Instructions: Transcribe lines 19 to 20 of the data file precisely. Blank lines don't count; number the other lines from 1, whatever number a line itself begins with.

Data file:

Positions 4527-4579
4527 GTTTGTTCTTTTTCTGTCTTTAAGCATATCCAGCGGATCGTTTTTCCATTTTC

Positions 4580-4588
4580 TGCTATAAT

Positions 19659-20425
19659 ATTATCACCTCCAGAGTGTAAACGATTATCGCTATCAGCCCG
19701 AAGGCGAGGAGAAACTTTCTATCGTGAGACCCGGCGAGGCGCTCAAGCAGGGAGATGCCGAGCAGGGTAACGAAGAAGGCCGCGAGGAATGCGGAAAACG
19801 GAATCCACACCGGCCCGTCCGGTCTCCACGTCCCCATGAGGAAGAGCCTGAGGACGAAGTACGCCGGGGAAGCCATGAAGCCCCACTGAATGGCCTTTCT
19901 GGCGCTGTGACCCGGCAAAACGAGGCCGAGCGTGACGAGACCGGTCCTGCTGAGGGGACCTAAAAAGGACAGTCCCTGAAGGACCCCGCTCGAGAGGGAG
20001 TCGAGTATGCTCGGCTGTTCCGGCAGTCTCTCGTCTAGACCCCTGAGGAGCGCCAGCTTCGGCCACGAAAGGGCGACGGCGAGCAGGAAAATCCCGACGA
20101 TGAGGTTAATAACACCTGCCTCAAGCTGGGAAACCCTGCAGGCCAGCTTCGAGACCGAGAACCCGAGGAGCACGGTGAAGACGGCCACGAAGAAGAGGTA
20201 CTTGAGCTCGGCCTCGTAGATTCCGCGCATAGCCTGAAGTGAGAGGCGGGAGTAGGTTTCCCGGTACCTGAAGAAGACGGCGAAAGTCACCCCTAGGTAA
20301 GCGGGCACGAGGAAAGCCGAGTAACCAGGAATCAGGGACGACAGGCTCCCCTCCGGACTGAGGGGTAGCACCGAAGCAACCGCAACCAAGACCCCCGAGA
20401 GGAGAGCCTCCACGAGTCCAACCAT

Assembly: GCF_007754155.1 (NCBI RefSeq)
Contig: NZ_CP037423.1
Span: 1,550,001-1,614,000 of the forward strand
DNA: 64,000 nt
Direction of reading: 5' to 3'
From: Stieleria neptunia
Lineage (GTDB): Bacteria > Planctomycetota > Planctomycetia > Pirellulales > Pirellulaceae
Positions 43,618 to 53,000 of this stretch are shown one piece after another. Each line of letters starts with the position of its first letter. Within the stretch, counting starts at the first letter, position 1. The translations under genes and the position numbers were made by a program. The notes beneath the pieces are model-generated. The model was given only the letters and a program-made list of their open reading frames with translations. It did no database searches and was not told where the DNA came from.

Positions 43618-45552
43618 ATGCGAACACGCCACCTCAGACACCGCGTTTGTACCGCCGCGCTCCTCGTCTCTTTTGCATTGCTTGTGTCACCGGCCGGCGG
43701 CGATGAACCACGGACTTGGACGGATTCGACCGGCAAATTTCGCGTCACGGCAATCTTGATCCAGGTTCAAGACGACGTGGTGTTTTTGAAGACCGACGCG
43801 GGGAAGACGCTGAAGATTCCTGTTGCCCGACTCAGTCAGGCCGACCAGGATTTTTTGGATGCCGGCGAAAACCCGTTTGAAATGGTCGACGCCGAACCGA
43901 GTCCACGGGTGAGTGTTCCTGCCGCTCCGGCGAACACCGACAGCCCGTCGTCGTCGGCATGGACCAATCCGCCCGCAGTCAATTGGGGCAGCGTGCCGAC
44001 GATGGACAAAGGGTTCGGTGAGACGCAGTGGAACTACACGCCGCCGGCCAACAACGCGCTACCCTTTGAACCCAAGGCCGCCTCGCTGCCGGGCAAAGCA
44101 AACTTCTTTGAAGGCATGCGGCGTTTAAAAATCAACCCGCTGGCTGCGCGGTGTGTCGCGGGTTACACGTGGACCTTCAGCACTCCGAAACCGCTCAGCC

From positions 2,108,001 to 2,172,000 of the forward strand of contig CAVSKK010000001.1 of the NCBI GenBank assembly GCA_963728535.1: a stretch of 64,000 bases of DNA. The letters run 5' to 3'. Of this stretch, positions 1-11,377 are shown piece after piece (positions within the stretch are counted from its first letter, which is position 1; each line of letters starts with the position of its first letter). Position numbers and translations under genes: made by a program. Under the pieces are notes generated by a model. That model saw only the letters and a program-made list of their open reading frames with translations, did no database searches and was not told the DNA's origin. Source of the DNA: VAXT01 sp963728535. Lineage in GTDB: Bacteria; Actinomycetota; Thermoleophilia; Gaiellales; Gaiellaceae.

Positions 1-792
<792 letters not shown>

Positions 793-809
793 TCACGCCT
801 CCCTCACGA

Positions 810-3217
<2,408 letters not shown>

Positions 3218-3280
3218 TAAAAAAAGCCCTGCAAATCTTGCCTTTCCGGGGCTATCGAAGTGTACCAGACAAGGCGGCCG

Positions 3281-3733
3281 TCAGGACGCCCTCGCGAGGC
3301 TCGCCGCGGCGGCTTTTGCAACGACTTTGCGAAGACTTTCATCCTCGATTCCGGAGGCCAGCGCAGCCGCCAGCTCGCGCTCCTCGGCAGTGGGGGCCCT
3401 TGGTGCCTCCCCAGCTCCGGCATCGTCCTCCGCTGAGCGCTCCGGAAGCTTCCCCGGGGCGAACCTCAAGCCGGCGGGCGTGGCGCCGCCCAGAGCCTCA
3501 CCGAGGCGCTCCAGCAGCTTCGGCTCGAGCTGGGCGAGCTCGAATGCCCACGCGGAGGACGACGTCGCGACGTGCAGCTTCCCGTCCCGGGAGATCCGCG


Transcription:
Direction of reading: 5' to 3'
From: Stieleria neptunia